Washington, D.C. (May 30, 2017) — As part of ongoing outreach activities through its Readiness Programme aimed at increasing access to climate finance for vulnerable countries, the Adaptation Fund convenes more than 35 Least Developed Countries (LDCs) at a Climate Finance Readiness Workshop for LDCs in Ethiopia this week.
The workshop is being held May 30 – June 1 in Addis Ababa and is co-hosted with Ethiopia’s Ministry of Finance and Economic Cooperation (MOFEC), the Adaptation Fund’s accredited National Implementing Entity (NIE) for Ethiopia. Speakers from LDCs will share country experiences in accessing adaptation finance and achieving adaptation goals outlined in National Adaptation Plans and Nationally Determined Contributions, while Fund staff provide guidance on direct access to adaptation finance, and best practices for NIEs on the Fund’s accreditation and project development processes. The Fund will also offer countries individualized climate finance clinics.
Dominated by agricultural and livestock sectors composed largely of small-scale subsistence farmers who practice traditional farming methods, Ethiopia, which is also an LDC, is especially vulnerable to climate change, rainfall variability, major droughts, floods and land degradation that put the population at risk to food and water shortages. The workshop is particularly timely in that the Adaptation Fund Board approved a new US $9.9 million project in March that will be implemented by MOFEC to increase Ethiopia’s capacity to manage droughts through improved adaptation planning, sustainable land management, climate smart agriculture and enhanced access to potable water and small-scale irrigation.
Furthermore, of the Adaptation Fund’s 25 NIEs around the globe, 40% are in LDCs and Small Island Developing States (SIDS). Of its US$ 418 million committed to 67 countries to date, the Fund is supporting 26 LDCs and 15 SIDS.
“We are pleased to co-host this important workshop with our Ethiopian partners,” said Adaptation Fund Board Chair Michael Kracht. “It provides an excellent platform for many LDCs to exchange successes and lessons learned on achieving accreditation and developing effective adaptation projects, with the end goals of strengthening country knowledge and capacity to empower the development of more adaptation actions in countries that need it the most.”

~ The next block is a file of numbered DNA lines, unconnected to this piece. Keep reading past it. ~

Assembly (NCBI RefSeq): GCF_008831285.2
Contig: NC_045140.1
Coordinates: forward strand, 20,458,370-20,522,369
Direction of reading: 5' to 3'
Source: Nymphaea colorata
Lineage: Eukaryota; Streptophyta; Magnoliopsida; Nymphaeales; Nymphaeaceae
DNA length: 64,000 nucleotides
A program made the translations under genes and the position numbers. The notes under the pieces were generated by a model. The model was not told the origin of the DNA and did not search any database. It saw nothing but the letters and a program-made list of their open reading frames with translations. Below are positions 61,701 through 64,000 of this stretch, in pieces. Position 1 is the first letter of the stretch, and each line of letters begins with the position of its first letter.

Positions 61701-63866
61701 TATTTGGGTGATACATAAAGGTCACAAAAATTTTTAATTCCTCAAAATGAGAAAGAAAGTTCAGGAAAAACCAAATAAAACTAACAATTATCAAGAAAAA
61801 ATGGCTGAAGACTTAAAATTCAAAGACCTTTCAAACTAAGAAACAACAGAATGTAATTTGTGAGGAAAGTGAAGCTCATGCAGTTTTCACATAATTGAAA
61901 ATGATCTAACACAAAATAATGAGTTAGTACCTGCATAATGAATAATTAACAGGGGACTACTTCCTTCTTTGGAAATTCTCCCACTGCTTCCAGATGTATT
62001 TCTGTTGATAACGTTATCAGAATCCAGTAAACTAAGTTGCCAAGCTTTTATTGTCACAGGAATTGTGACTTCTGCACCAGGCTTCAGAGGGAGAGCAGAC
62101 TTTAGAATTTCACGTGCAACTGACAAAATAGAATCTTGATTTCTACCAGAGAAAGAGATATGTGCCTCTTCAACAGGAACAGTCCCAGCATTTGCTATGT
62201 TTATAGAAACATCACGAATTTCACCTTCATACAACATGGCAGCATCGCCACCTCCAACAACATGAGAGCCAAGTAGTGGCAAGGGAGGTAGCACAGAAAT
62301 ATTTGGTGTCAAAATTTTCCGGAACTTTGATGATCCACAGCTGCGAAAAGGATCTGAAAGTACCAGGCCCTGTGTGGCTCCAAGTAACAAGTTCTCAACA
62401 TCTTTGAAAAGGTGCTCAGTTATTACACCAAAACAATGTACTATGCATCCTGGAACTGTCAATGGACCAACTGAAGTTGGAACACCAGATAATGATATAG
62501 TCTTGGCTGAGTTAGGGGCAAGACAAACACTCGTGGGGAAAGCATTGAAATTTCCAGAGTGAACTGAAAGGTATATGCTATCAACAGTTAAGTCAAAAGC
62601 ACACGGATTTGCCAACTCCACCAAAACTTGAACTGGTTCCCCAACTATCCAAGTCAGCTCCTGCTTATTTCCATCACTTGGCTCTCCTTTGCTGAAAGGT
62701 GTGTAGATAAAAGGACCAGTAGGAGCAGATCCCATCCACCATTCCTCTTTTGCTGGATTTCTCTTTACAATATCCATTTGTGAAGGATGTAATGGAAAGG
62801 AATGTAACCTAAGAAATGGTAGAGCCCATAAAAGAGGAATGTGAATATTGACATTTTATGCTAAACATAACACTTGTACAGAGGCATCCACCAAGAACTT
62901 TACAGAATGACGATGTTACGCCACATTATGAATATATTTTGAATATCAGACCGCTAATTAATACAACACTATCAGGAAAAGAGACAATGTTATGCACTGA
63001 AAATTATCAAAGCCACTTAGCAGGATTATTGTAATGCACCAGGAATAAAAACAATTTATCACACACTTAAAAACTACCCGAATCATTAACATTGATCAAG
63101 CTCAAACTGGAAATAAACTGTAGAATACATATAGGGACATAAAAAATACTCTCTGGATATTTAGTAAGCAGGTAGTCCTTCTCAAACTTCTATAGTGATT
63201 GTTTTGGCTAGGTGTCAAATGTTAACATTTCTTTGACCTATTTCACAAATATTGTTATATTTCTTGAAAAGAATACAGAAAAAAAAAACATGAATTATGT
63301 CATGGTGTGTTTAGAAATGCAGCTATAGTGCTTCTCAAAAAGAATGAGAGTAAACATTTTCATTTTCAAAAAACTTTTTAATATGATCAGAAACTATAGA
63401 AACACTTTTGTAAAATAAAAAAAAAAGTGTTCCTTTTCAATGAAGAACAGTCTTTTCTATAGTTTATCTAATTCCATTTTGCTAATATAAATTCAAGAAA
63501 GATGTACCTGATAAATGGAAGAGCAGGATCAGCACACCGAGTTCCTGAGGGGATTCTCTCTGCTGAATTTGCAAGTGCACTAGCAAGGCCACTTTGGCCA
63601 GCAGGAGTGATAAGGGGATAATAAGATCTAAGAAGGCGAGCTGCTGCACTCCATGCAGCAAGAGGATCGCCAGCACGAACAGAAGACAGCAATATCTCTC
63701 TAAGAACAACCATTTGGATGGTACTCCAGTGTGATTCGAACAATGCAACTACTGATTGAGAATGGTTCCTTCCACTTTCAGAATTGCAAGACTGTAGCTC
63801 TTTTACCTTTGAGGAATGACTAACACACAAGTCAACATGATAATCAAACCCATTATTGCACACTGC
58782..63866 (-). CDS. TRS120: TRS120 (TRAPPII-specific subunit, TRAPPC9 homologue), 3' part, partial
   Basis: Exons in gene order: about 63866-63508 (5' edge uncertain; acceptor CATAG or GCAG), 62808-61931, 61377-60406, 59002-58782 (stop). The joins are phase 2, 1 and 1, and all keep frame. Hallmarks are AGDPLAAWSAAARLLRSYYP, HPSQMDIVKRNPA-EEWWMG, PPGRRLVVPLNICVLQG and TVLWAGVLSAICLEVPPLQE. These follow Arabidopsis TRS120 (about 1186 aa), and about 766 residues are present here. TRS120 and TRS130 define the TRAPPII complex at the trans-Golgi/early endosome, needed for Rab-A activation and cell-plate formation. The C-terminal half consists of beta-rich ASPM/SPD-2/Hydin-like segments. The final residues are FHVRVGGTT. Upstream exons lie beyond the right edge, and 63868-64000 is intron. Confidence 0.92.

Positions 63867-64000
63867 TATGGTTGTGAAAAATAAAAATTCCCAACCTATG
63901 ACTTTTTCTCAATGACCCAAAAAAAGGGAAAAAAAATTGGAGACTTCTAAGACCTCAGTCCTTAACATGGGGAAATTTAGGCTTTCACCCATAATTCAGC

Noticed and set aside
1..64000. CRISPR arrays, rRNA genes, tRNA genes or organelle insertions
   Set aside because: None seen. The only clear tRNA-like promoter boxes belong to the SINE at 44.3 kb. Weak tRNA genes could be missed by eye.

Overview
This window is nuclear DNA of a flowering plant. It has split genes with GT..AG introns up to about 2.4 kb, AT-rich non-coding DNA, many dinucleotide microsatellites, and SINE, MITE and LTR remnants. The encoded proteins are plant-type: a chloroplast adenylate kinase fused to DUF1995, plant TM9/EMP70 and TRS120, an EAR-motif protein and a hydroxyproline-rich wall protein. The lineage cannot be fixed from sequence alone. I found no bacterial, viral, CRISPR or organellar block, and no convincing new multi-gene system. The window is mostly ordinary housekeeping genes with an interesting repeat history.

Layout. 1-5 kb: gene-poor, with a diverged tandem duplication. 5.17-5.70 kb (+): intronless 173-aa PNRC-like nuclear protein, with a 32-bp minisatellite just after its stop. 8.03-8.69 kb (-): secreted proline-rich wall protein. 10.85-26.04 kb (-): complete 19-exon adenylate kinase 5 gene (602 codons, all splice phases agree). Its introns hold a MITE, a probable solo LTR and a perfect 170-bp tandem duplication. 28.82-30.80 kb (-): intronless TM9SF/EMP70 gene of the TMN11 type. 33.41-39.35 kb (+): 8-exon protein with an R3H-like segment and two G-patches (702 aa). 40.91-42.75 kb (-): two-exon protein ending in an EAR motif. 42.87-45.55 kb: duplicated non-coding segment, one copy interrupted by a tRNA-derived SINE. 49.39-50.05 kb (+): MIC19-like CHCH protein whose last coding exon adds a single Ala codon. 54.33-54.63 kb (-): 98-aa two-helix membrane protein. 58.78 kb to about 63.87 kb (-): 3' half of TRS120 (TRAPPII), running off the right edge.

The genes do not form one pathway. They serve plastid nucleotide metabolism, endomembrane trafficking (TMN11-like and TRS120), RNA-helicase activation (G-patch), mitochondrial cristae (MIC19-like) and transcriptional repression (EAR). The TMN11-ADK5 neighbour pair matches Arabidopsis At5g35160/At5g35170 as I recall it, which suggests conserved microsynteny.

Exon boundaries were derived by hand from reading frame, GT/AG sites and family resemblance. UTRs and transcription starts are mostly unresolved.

Highlighting the Fund’s pioneering Direct Access modality, in which developing countries can access climate finance and develop concrete, localized projects directly through NIEs, the workshop will include speakers from MOFEC and NIEs in Rwanda and Senegal that will speak about Fund projects. Representatives from countries such as Burundi, Nepal, Bhutan, Tuvalu and Zambia will also speak, as will speakers from UNDP (an accredited multilateral implementing entity of the Fund). The Climate Technology Centre and Network, which through a partnership with the Adaptation Fund provides additional readiness support for project design, will speak about other sources of readiness support for adaptation.
“The Fund’s Readiness Programme has grown tremendously since it was established in 2014 to provide support to developing countries through workshops, webinars, south-south cooperation and small technical assistance grants that help NIEs through needed steps to achieve accreditation and develop effective adaptation projects,” said Mikko Ollikainen, Manager of the Adaptation Fund. “We hope this workshop results in increased knowledge and leads to additional National Implementing Entities becoming accredited with the Fund to help more LDCs develop urgently needed climate change adaptation solutions in vulnerable communities.”
Among other key topics will be the Fund’s valued role in the global climate finance landscape in providing concrete, effective and scalable adaptation projects to the most vulnerable communities, and an introduction to its innovative Environmental, Social and Gender policies — which promote human rights, marginalized groups, gender equity and biological diversity in projects. Its Environmental and Social Policy was recently praised by the UN Special Rapporteur as a possible model for a new human rights mechanism called for in the landmark Paris Agreement. The Fund further adopted an alternative, streamlined accreditation process for smaller entities in 2015 that has opened doors for vulnerable countries and states that may not be able to access climate finance otherwise.
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Image: courtesy ICRISAT